As with all hand-knotted Oriental carpets, knot count is an important consideration when determining the quality and value of Chinese floor coverings. However, the Chinese line-count nomenclature doesn’t directly align with how knots are counted on Pakistani and Indian carpets. You’ll commonly see Chinese floor coverings that are labeled 90-line, 120-line, or 160-line carpets. In a 90-line Chinese rug, there are 90 knots per linear foot when you measure the width of the floor covering. A 90-line rug equates to 56 knots per square inch.


Afghanistan is a melting pot of Central Asian and Middle Eastern cultures. Nomad tribes in the country quickly picked up the art of rug making from the Persians and made it their own. Today, Afghan textiles are world renowned, and many shawls and blankets are known simply as afghans in the Western world. How did the Afghans get such a reputation for textile weaving? You’ll have to look to the nation’s small-scale rug-making industry for answers. Hand-knotted Afghan floor covers are some of the most unique Oriental carpets in the world. While some reflect traditional Persian patterns, most of them depict the emotions and history of the tribal rug weavers who made them. Rug weaving is passed down within families from father to son, so floor coverings that Afghans make today are made similarly to the way Afghans made them centuries ago. One of the most distinctive Afghan floor covering patterns is the Afghan war rug. Afghanistan has been embroiled in wars with the Soviet Union and the United States for decades. These wars resulted in many Afghans fleeing to neighboring countries as refugees. During their time in exile, these talented craftsmen weave carpets that show raw elements of war such as helicopters, tanks, and grenades. The long-lasting carpets tell the world of the carpet makers’ struggles during this part of the nation’s history.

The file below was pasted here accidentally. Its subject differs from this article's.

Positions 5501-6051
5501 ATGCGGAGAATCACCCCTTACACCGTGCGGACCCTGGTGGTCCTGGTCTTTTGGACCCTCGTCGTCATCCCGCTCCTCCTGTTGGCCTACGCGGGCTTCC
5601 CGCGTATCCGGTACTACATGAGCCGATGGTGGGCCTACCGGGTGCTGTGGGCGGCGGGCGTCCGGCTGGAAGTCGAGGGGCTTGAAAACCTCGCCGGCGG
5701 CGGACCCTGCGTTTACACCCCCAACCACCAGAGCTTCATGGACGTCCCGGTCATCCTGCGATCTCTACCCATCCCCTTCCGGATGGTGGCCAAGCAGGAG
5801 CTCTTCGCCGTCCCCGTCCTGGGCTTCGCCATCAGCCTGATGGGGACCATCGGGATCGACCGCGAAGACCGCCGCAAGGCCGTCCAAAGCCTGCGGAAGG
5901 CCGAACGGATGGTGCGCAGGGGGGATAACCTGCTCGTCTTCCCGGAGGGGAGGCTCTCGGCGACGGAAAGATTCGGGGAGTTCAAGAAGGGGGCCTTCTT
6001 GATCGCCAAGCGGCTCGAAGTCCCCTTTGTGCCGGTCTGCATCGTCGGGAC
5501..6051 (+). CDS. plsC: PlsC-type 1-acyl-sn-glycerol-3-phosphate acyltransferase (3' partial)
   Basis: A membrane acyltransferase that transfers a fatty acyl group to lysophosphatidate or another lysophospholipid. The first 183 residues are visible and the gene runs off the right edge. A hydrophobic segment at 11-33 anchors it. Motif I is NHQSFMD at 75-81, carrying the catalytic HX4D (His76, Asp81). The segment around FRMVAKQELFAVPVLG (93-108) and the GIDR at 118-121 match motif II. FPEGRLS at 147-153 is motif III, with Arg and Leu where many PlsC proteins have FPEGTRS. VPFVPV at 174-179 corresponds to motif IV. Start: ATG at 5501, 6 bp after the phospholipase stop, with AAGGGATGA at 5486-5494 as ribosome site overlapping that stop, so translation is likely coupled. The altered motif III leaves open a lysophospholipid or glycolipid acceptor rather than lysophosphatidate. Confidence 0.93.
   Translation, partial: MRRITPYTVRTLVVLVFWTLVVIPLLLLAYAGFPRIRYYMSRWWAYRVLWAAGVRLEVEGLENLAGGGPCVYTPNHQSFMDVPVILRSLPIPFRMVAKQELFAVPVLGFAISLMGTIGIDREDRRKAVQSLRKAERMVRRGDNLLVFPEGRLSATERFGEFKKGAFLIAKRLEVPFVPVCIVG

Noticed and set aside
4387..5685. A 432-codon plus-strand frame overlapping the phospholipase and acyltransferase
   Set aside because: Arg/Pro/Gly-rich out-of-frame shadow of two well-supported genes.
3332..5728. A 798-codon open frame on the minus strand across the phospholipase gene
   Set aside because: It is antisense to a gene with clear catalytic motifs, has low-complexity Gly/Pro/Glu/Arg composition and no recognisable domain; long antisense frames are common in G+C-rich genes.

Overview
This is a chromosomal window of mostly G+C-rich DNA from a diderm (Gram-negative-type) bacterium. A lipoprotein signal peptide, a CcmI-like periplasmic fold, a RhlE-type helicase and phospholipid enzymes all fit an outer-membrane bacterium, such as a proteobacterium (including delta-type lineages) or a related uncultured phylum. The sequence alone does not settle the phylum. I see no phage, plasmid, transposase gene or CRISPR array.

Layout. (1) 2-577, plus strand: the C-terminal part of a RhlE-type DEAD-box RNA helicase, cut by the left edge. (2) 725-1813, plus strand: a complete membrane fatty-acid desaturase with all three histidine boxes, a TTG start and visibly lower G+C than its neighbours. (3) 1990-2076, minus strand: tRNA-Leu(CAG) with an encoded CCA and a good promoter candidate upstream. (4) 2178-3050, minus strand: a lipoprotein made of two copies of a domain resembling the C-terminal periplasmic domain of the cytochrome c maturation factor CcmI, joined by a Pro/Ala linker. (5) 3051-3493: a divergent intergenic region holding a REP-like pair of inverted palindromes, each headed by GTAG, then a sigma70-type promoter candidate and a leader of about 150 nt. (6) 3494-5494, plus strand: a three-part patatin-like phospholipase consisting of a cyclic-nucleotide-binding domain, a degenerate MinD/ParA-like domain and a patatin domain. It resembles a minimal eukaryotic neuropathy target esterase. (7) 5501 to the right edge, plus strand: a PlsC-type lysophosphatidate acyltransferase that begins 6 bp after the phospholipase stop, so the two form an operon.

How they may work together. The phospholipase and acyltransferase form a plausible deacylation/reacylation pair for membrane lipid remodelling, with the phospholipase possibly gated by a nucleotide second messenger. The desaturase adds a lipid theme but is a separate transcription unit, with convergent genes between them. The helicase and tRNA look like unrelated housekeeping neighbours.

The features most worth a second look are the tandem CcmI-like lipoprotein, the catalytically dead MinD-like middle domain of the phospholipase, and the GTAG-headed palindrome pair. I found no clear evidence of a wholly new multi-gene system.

Sometimes good comes out of tragedy. In the case of Tibetan rug makers, the civil war that the ethnic Tibetans fought with China allowed their textile treasures to be discovered and loved by people throughout the world. Tibetan refugees in Nepal and India make a living weaving hand-knotted floor coverings that are sold to Oriental rug importers. While Tibetan Oriental carpets have similar patterns to Chinese Oriental carpets, they have one distinguishing feature. Older Tibetan carpets are alive with rich colors that most Chinese carpets lack. Chinese carpets may emphasize an animal on a white or light-colored background to tell a story through symbolism. Tibetan carpets forego symbolism in favor of bold, vivid colors that catch the eye. Traditional Tibetan carpets are made from pure wool that’s provided by the Changpel sheep of the Tibetan highlands.


Authentic Oriental rugs are designed to explore the past with beautiful patterns and durable materials. Older floor coverings often have a higher market value than recently woven rugs. Before buying an older rug, make sure that it’s in good condition. While an Oriental rug can be restored, the repair bill may be more than the cost to replace it. However, if the rug speaks to you and you love what it says, say no more